BANGKOK—World markets were lower Friday, tracking a retreat on Wall Street led by declines in big technology stocks.
Shares fell in Paris, Frankfurt, Tokyo, and Shanghai but rose in Hong Kong. U.S. futures also slipped.
A resurgence of coronavirus outbreaks has added to uncertainties over a revival of tourism and other business activity in many parts of the world including Asia.
The World Health Organization says a record 9.5 million COVID-19 cases were tallied over the last week as the omicron variant of the coronavirus swept the planet, a 71 percent increase from the previous 7-day period that the U.N. health agency likened to a “tsunami.”
Germany’s DAX lost 0.7 percent to 15,942.67 while the CAC 40 in Paris declined 0.5 percent to 7,215.30. Britain’s FTSE 100 lost 0.1 percent to 7,443.90, The future for the Dow industrials lost 10 points while that for the S&P 500 slipped 0.2 percent.
Japan approved new restrictions on Friday to curb a sharp rise in coronavirus cases in the three most affected southwestern regions of Okinawa, Yamaguchi, and Hiroshima.
Asia has seen smaller numbers but infections are rising rapidly and bottlenecks in testing mean that still more cases are likely unreported. At the same time, alarm has been kept in check by signs the omicron variant may cause less severe illness.
Tokyo’s Nikkei 225 index edged less than 0.1 percent lower to 28,478.56 and the Hang Seng in Hong Kong jumped 1.8 percent to 23,493.48. South Korea’s Kospi gained 1.2 percent to 2,954.89, while the Shanghai Composite index shed early gains to fall 0.2 percent, closing at 3,579.54. In Australia, the S&P/ASX 200 rose 1.3 percent to 7,453.30.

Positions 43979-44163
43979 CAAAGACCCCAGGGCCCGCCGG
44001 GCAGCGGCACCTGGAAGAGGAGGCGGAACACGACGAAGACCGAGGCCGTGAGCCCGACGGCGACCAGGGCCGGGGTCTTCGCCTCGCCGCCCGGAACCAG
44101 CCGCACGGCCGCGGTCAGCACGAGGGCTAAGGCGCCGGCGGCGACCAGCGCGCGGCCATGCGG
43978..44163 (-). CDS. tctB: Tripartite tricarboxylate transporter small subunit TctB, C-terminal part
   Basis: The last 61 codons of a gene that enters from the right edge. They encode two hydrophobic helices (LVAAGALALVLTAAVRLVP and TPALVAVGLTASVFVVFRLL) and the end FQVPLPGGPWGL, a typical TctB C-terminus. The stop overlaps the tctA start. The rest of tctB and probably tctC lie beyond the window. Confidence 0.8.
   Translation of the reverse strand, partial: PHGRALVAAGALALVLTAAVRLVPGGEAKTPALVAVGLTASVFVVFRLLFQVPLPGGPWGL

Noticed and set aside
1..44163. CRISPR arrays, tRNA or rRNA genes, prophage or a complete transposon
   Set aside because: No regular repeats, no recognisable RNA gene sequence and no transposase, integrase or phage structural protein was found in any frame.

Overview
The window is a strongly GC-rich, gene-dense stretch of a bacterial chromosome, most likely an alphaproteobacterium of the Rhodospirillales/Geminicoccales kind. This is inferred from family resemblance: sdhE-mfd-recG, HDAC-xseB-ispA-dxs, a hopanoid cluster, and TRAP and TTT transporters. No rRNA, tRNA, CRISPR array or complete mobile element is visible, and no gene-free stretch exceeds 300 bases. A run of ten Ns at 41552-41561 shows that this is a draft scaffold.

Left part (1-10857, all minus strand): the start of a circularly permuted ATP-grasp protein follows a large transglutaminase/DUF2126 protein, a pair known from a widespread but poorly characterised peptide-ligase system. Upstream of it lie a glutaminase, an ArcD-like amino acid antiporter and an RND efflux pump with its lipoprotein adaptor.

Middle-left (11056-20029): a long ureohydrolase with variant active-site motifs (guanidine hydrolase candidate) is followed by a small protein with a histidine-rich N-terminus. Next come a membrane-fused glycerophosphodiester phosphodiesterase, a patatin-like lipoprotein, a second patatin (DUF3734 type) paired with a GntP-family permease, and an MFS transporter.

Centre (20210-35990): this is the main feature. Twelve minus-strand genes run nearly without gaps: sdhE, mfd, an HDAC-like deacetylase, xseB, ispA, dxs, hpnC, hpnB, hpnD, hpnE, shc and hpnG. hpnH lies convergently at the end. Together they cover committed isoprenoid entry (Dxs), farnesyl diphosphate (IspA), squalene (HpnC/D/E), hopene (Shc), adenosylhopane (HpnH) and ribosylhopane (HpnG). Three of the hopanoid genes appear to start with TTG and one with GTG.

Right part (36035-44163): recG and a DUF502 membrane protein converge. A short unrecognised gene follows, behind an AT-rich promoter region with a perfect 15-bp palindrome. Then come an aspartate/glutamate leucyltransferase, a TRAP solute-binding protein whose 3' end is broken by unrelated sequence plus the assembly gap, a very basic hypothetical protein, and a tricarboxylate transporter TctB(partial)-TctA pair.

Shares in Taiwan dropped 1.1 percent and India’s Sensex was nearly unchanged.
On Thursday, the S&P 500 slipped 0.1 percent to 4,696.05. The Dow slipped 0.5 percent to 36,236.47. The Nasdaq composite lost 0.1 percent to 15,080.86, while smaller company stocks bucked the broader market, with the Russell 2000 index gaining 0.6 percent to 2,206.37.
Weakness in big tech companies like Apple was the main culprit.
Bonds continued to climb. The yield on the 10-year Treasury rose to 1.73 percent, the highest level since March. It was 1.70 percent late Wednesday.
The selling followed a broad slide for the markets on Wednesday, when the Federal Reserve indicated it was ready to raise interest rates to fight off inflation.
The Labor Department reported that the number of Americans applying for unemployment benefits rose last week but remained at historically low levels, suggesting that the job market remains strong.
Much attention will be focused on the Labor Department’s monthly jobs report, due out on Friday. A strong jobs report could add urgency to the Federal Reserve’s efforts to tackle inflation by raising interest rates.
In other trading Friday, U.S. benchmark crude oil added 54 cents to $80.00 per barrel in electronic trading on the New York Mercantile Exchange. It jumped 2.1 percent on Thursday, helping to push energy stocks higher.
Brent crude, the basis for pricing international oil, climbed 54 cents to $82.53 per barrel.
The U.S. dollar slipped to 115.90 Japanese yen from 115.85 yen late Thursday. The euro rose to $1.1315 from $1.1298.
By Elaine Kurtenbach